The following article by Akbar Ahmed was first published on the Washington Post “On Faith” website.
With the rumors of secret meetings between Gen.l Kayani, commander of Pakistan’s armed forces, Gen. Pasha, the head of the Pakistani ISI, Afghan president Hamid Karzi, and prominent Taliban commander Haqqani, it seems that a post-American scenario in Afghanistan is taking shape.
The fact that Haqqani was in the company of the President of Afghanistan is a hint of the shape of things to come as the major players in the region plan for an eventual withdrawal of US forces.
Perhaps the catalyst for these meetings was the dismissal of Gen. Stanley McChrystal. Fortunately for America, he is being replaced by one of the country’s best military men, Gen. David Petraeus.
Despite President Obama’s contention that U.S. policy in Afghanistan remain the same despite the change of commanders, the reality is the differences between the two men will ensure a different approach. Although both field commanders have been successful in establishing a rapport with Afghans, McChrystal tends to rely on his heart, Petraeus falls back on his mind. The former understands and plays on emotion, the latter intellect.
But McChrystal and Petraeus are rare birds. Few Americans see the world as they do.
I have spent the past two years trying to understand American society through a research project which looked at the identity of America through the lens of the Muslim community which culminated in the recently released book, “Journey into America: The Challenge of Islam” (Brookings, July 2010). Before conducting this “Journey into America”, perhaps I would not have been able to make much sense of the difference between these two generals. Now I think I can. I believe that understanding American society has helped me understand U.S. relations with the Muslim world in a more nuanced and sophisticated way.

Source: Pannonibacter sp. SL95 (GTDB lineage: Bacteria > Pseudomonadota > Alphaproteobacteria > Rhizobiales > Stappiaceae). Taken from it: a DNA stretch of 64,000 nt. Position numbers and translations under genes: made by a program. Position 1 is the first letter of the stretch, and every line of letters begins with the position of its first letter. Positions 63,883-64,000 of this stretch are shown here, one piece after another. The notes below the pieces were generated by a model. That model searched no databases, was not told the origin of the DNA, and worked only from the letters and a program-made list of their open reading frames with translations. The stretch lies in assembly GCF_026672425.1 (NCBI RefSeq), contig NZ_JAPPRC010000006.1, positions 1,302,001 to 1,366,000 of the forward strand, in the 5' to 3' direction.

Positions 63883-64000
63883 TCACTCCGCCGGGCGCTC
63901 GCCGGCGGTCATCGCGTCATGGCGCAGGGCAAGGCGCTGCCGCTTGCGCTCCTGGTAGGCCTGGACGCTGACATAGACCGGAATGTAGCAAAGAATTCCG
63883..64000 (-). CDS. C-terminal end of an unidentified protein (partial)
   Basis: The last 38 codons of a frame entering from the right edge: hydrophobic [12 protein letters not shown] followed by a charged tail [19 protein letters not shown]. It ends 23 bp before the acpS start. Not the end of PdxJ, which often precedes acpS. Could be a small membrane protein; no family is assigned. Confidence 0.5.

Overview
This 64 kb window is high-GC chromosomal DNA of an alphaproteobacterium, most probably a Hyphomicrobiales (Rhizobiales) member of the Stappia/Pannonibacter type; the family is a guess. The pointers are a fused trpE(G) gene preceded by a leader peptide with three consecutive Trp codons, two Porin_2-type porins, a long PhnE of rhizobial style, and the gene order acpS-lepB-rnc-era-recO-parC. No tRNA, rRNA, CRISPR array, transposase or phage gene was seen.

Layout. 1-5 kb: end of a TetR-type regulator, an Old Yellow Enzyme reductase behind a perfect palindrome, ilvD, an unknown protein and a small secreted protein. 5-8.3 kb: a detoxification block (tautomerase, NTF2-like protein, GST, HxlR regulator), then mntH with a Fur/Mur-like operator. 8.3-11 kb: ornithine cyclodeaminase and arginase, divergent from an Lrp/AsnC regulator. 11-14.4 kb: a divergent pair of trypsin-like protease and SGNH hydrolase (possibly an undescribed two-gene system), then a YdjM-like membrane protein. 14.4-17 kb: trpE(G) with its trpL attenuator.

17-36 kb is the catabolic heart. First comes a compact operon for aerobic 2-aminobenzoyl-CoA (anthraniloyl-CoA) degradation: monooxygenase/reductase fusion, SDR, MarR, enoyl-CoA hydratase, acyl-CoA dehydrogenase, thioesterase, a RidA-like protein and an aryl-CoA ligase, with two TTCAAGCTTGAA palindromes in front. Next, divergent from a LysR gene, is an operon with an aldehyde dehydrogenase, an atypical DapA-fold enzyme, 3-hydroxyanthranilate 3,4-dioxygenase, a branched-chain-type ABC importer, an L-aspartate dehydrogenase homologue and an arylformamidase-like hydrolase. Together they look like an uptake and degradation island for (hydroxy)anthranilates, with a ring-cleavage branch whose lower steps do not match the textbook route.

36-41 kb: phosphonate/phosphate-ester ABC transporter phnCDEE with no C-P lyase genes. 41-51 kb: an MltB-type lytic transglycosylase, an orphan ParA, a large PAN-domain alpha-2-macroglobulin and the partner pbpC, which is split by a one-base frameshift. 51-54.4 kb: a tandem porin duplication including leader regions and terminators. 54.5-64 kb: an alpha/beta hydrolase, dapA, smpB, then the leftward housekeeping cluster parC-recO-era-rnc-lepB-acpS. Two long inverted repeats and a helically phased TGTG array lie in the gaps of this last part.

Gen. McChrystal is reflecting an atavistic tradition which perhaps comes from his background in the Scots-Irish American culture.
This Scots-Irish influence is apparent in everything we see and hear about McChrystal–from his legendary toughness to his fierce loyalty to both his soldiers and the United States, which included his willingness to fight alongside the ordinary soldier. A suspicion and defiance of authority, another Scots-Irish trait deriving from their centuries of struggle with the English, would lead to McChrystal’s undoing.
The Scots who immigrated to America, mostly via Ulster in Northern Ireland, were profoundly tribal, fiercely independent, and adhered to codes of honor, revenge, and clan loyalty. Arriving in America, they sought to maintain their independence while adopting American identity as their new “tribe.”
The Scots were deeply mistrustful of authority especially heeding the dictates of “out of touch” governments be they run by English monarchs or American Federal officials who they deemed to be lacking in honor.
Who better way to define the Scottish code of honor than the famed eighteenth-century Scotsman Rob Roy, explaining it to his son in the 1995 film Rob Roy: